Salmon freezing to death in Nova Scotia
Thursday, March 5, 2015, 1:33 PM - Above-average salmon mortality rates are being reported at three Nova Scotia locations due to extremely cold water temperatures.
The high mortality rates were reported in the Annapolis Basin, Shelburne Harbour and Jordan Bay.
"A department fish health veterinarian has visited the sites in Port Wade and Shelburne and will visit the Jordan Bay site in the next few days to investigate the expected cause of death," Fisheries and Aquaculture Minister Keith Colwell told reporters.
"Our provincial fish health veterinarians investigate mortality events to rule out diseases of concern."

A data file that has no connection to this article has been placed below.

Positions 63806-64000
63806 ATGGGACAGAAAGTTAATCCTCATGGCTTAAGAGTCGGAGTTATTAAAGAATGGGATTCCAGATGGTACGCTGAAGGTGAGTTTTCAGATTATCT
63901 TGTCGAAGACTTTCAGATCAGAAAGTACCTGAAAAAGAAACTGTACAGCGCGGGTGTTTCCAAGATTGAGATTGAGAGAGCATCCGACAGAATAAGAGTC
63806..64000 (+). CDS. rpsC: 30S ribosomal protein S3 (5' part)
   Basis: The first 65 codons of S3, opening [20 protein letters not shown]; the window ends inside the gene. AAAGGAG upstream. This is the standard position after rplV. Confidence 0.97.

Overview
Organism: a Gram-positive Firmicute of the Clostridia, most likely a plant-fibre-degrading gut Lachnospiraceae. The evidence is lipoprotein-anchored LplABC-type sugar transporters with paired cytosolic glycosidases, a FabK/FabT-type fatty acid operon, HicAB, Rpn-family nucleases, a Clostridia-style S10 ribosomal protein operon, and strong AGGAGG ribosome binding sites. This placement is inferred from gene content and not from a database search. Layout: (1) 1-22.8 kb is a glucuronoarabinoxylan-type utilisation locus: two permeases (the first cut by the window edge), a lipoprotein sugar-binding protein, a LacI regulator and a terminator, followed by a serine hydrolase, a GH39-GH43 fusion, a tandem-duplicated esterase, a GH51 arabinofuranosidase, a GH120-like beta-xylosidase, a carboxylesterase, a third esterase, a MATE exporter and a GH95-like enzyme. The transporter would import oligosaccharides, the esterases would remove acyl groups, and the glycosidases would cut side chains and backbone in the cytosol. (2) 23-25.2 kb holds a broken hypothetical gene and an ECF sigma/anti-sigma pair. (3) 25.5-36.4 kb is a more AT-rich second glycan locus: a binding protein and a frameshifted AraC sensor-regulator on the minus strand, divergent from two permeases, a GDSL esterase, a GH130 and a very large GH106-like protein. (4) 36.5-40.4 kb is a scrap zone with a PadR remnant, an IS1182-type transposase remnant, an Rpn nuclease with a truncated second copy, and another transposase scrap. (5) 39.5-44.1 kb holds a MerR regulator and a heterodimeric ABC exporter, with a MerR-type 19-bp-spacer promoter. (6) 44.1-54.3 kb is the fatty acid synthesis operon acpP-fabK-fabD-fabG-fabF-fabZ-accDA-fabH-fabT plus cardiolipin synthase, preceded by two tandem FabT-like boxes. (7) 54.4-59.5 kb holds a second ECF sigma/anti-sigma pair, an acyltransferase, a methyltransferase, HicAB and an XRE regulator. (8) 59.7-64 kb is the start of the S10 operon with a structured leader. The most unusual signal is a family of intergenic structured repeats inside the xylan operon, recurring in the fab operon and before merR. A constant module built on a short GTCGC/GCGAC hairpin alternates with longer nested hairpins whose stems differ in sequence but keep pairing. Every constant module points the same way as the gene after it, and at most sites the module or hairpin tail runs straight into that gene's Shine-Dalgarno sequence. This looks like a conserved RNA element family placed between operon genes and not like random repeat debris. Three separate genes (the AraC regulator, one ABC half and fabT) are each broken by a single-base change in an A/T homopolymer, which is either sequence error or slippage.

A preliminary investigation suggests a superchill occurred in the area, a phenomenon that occurs every five to seven years. That, combined with low tides and cool air, is the likely cause.
Scientists do not believe the deaths pose a threat to the environment.
Cooke Aquaculture spokesperson Nell Halse told FIS salmon can survive in below-freezing temperatures, but a superchill can result in a spike in mortality rates.
In January, environmentalists expressed concern after hundreds of dead fish turned up in Cape Breton's Bras d'Or lake. Experts believe that January's unseasonably warm weather may have fooled the fish into swimming into the area, resulting in an "error of judgement" that led to their death.
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